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Dan Hooker put some major miles on the odometer. Such was the price of a back-and-forth war of attrition with Paul Felder.
The City Kickboxing stalwart continued his ascent through the Ultimate Fighting Championship’s lightweight division, as he eked out a split decision over Felder in the UFC Fight Night 168 headliner on Saturday at Spark Arena in Auckland, New Zealand. All three judges struck 48-47 scorecards, two of them doing so in Hooker’s favor.
Hooker (20-8, 10-4 UFC) stayed at range and built an early lead with a series of kicks to the lower leg, a penetrating jab and stellar lateral movement. Despite sustaining significant damage to his right eye, Felder (17-5, 9-5 UFC) was merciless with his pressure and methodically chipped away at his counterpart’s defenses. He did his best work in Round 4, where he upped the aggression, staggered Hooker with a straight right and fired away with inside leg kicks and jabs. Felder wobbled “The Hangman” again in the fifth round but surrendered a takedown in the final minute—a development that perhaps sealed the victory for Hooker.
Crute Kimura Submits Oleksiejczuk
Former Hex Fight Series champion Jim Crute submitted Michal Oleksiejczuk with a kimura in the first round of their light heavyweight co-main event. Oleksiejczuk (14-4, 2-2 UFC) conceded defeat 3:29 into Round 1, as he suffered his second defeat in as many appearances.
On the heels of his Sept. 14 submission loss to Misha Cirkunov, Crute (11-1, 3-1 UFC) was relentless with his takedowns. He grounded Oleksiejczuk more than half a dozen times and methodically broke down the Polish knockout artist. After securing his final takedown, Crute moved to full mount and transitioned to side control before isolating an arm and hooking the kimura to force the tapout.
Crute has netted two of his three UFC victories via kimura-induced submission.
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Yan Routs Spiraling Kowalkiewicz
China Top Team export Xiaonan Yan had no trouble stepping over Karolina Kowalkiewicz, as she cruised to a unanimous decision over the former KSW champion in a featured women’s strawweight pairing. All three cageside judges scored it the same: 30-26 for Yan (12-1, 5-0 UFC), who has posted five consecutive victories.
Kowalkiewicz (12-6, 5-6 UFC) was woefully overmatched. Yan assaulted her with volume punching, leaving her with damage to both eyes. In between her efficient standup bursts, she mixed in several takedowns, consolidated them with ground-and-pound and flexed her superiority in all phases. Kowalkiewicz threatened with a heel hook at one point, but any thought of a miracle comeback was soon dimmed. Yan had her reeling with a body kick in the third round and later snapped back her head with a side kick to the face.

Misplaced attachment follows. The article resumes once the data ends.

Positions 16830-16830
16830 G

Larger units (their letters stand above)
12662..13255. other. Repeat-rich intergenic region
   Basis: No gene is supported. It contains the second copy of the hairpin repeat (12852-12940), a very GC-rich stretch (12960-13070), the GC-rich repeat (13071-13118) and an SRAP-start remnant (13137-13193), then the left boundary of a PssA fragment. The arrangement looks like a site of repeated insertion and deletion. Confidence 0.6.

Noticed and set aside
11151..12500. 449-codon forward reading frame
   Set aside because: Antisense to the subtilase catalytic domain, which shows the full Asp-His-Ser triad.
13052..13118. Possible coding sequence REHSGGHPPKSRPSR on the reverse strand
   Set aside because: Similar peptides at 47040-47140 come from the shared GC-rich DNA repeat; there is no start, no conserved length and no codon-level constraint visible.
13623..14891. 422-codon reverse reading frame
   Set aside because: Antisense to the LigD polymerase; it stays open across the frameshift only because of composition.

Winless since April 2018, Kowalkiewicz has lost four fights in a row.
Rogerio de Lima Pounds Reckless Sosoli
“The Ultimate Fighter Brazil” Season 3 semifinalist Marcos Rogerio de Lima dispatched former Diamondback Fighting Championship titleholder Ben Sosoli with punches in the first round of their heavyweight feature. Sosoli (7-3, 0-1 UFC) succumbed to blows 88 seconds into Round 1.
Rogerio de Lima (17-6-1, 6-4 UFC) met the Aussie’s overzealousness with crushing power and clinical precision. The 34-year-old cut loose with both hands, connected with a partially blocked head kick and dropped Sosoli with a right hook. The “Combat Wombat” went down on all fours and was met with a standing-to-ground left that prompted the stoppage.
It was the 13th first-round finish of Rogerio de Lima’s career.
Surging Riddell Edges Mustafaev
Crisp punching combinations and sharp leg kicks lifted City Kickboxing standout Brad Riddell to a split decision over Magomed Mustafaev in a three-round lightweight showcase. All three cageside judges scored it 29-28, two of them siding with Riddell (8-1, 2-0 UFC).
Mustafaev (14-3, 3-2 UFC) enjoyed success in the grappling exchanges and cut the Aussie near the hairline with a spinning backfist turned elbow strike in the third round. However, the moments in significance belonged largely to Riddell. The 28-year-old kickboxer floored Mustafaev with a straight right roughly a minute into the fight and buckled him again with a right hook in the third. Perhaps most importantly, Riddell assumed top position in the waning moments of the match and played to the crowd while peppering the Russian with short punches and fishing for a kimura.
Riddell now finds himself on a five-fight winning streak.
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